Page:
Normally you might dunk a donut in your coffee. But did you know that using math, you can turn a coffee mug into the shape of a donut without breaking it?

This past July, 17 high school students learned about the experiment—and topology, the mathematical principle that explains it—while on campus as part of our first-ever class of GirlsGetMath@Stonehill scholars.

The competitive five-day program, developed at Brown University in 2014, is meant to address longstanding opportunity gaps in math education—an area with documented gender, income and racial disparities in collegiate, graduate and post-graduate degree attainment.

In 2019, educators from across the country applied for the opportunity to expand the program to their campus, and Assistant Professor of Mathematics Leyda Almodóvar Velázquez led one of four winning applications, earning a grant to bring the program to Stonehill.

Almodóvar knows how important a supportive environment is to success in math. While she was growing up in Puerto Rico, her mother, an engineer, encouraged Almodóvar to follow in her footsteps. She sees the positive reinforcement from her parents as a difference-maker that many kids may not have. With that in mind, Almodóvar worked to ensure that the program was attended by students who love math but might not have that same supportive environment.

“We’re not requesting transcripts—we ask for a letter from students’ high school teachers describing why they’re excited about math,” says Almodóvar. “I’m more interested in helping low-income and disadvantaged students that truly want to learn but don’t have as many resources. When you focus on interest rather than academic prowess, you help ensure that this isn’t a program just for students that already have access to the tools to get into college.”

We’re not requesting transcripts—we ask for a letter from students’ high school teachers describing why they’re excited about math.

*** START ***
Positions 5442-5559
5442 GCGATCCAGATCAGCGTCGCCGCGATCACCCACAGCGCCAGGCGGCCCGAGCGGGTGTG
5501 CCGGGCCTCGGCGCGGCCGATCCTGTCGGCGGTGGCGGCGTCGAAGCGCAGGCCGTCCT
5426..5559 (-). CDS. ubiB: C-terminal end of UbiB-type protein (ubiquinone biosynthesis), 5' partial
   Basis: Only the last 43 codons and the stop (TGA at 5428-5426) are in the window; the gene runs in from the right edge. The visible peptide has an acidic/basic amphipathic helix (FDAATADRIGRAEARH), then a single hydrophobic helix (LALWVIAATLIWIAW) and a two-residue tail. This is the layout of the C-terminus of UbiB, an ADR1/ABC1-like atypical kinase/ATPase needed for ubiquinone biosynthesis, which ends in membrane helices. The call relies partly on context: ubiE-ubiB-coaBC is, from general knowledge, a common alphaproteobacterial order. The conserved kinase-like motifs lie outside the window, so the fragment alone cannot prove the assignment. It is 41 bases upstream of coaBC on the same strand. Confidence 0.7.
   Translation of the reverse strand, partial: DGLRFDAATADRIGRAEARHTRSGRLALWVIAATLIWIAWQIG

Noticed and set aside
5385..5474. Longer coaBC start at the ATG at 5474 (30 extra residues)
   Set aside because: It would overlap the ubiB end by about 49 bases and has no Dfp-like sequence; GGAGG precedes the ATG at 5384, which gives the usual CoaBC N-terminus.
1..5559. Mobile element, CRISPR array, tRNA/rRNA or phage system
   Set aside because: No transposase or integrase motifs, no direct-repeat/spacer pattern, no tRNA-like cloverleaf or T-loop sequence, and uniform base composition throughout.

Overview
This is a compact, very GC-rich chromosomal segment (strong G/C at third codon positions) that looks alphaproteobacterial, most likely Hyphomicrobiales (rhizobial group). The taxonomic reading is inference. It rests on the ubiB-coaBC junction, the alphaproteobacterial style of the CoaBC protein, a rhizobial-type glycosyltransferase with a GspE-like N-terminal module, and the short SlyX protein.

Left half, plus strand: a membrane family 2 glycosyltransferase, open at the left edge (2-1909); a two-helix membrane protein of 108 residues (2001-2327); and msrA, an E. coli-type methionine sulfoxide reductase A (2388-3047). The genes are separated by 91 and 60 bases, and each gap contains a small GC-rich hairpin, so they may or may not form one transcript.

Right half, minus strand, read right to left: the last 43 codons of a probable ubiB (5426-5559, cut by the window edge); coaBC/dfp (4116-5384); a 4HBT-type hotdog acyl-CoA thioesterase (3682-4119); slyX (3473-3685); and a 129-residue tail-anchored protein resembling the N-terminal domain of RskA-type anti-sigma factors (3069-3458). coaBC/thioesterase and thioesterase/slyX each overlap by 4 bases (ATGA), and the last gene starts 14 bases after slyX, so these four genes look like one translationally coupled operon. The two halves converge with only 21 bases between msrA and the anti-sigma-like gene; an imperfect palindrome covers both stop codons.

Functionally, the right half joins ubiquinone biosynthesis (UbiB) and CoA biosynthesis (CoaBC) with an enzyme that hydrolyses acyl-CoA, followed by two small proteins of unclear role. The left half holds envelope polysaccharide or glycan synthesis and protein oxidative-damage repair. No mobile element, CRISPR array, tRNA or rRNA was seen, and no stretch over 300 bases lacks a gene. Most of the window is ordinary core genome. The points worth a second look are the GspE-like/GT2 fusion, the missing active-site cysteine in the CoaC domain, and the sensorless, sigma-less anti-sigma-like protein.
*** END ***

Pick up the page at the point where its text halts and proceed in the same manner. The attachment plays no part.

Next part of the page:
Open to students entering 10th or 11th grade, regardless of gender, GirlsGetMath fosters a deeper interest in math through hands-on activities, interactive lectures and daily computer labs. This summer at Stonehill—with support from mathematics professors Jane HyoJin Lee, who also co-organized the program, and Janelle Hammond as well as teaching assistants Katherine Griffin ’21 and Jenna Goldberg ’23—attendees learned how to modify color in images using mathematical code, toured labs and learned about college-level science and math course work. They also solved puzzles involving cryptography, worked on a probability activity, and learned how recommendation systems, such as Netflix, work.

The program, which will run again next summer, is meant not only to educate students and close opportunity gaps, but also to build a long-term support system for students who want to pursue a mathematics education.

“We wanted to create a network so that students had friends with similar interests,” says Almodóvar. “We also want to be mentors to these students well beyond the program so that if they have questions about college, they’re able to reach out.”

The plan is for that network of students to grow each year, and over time, build into a culture shift in mathematics-reliant professions.